Voters will decide if fluoride is added to city drinking water, but most likely not until November 2008.

Voters will decide if fluoride is added to city drinking water, but most likely not until November 2008.

The City Council accepted a petition Thursday night signed by more than 400 registered voters opposed to adding fluoride to city water.

“It's rewarding to get to this point,” said Kirk Huttleston, the Chestnut Street resident who headed the grassroots petition drive. “We've been working towards this day for about 15 months.”

City Manager Mark Ryckman said the document will be forwarded to city attorney Pam Gee for review and to determine if a local law is needed to put the issue to a public referendum.

Mayor Frank Coccho said he is confident the city will need to adopt a local law prior to the issue being placed on a ballot.

   

Adopting a local law would require two separate council votes and a public hearing over a 30-day period.

“It's my opinion this will be untimely for the 2007 election ballot,” Coccho said.

Huttleston conceded that time will likely run out to wrap up all the details before Oct. 1, deadline to place items on the Nov. 6, general election ballot.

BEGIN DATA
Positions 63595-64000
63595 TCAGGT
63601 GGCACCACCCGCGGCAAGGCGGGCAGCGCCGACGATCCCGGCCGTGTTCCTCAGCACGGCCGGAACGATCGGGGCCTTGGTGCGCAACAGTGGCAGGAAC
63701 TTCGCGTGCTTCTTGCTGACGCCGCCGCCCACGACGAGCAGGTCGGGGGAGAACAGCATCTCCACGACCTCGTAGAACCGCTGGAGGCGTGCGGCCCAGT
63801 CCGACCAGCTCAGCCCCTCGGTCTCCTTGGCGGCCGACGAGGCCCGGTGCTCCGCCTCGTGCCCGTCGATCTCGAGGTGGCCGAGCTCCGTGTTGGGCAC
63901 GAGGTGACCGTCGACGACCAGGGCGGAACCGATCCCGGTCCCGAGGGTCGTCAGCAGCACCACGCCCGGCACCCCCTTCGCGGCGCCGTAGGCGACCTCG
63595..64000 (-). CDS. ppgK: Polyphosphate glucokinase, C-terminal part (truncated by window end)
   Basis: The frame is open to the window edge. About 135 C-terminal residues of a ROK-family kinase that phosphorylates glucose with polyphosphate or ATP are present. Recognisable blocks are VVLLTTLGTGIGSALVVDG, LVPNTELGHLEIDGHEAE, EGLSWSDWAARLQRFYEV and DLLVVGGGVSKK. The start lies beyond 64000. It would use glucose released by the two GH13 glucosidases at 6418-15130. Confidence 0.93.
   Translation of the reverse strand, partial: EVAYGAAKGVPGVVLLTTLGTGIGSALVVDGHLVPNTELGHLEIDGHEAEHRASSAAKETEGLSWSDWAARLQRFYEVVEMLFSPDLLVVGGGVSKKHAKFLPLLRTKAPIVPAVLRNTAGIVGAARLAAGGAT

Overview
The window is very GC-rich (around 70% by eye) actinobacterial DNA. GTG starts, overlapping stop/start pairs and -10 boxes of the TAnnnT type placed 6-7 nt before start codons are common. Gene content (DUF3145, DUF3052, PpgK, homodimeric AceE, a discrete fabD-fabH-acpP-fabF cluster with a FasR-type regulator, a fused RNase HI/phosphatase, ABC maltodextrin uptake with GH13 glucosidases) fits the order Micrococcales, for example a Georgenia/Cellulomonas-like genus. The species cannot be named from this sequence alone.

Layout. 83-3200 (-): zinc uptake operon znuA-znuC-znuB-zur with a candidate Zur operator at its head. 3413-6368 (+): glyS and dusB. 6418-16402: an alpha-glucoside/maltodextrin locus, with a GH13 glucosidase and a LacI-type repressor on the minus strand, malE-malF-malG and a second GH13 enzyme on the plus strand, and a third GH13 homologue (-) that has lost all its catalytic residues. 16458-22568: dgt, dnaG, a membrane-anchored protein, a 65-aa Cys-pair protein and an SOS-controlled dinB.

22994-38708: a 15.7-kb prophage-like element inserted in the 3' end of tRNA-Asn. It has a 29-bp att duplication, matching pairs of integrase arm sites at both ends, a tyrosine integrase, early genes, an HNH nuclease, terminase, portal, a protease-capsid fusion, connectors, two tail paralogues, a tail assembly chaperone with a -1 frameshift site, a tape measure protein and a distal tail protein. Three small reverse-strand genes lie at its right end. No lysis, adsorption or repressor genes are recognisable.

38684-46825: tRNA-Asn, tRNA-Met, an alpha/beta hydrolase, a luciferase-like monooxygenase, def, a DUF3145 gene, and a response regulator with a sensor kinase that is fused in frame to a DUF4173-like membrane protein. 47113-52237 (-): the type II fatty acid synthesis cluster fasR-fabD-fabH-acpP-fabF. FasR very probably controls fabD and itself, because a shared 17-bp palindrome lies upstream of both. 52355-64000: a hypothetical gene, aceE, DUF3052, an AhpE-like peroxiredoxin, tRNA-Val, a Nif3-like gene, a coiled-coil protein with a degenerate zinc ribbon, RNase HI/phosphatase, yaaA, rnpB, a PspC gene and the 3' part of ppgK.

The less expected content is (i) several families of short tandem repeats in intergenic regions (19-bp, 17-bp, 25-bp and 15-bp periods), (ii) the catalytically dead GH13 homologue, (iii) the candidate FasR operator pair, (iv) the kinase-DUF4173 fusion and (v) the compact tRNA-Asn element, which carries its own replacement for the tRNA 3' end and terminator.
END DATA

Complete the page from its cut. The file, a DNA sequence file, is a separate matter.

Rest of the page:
“There are substantially steps that need to be done,” Huttleston said. “So it looks like this will not be voted on until 2008, but if that's the case that's fine.”

Gee told city leaders in July that a petition signed by 10 percent of the city's registered voters who cast a ballot in the last gubernatorial election could force the issue to a public vote.

The City Council voted, 7-2, in May to fluoridate the city's water after supporters came up with $100,000, roughly half of the start-up costs. The remaining costs will be paid for by the city.

   

City leaders have said if the referendum vote is pushed back until 2008 if would have little effect on the project, which is not slated to begin until 2009.

Tom Reed, the man Coccho will face in the Nov. 6, general election, helped carry petitions to drive the controversial issue to a public vote.

Coccho, a fluoride supporter, has supported a referendum on the issue.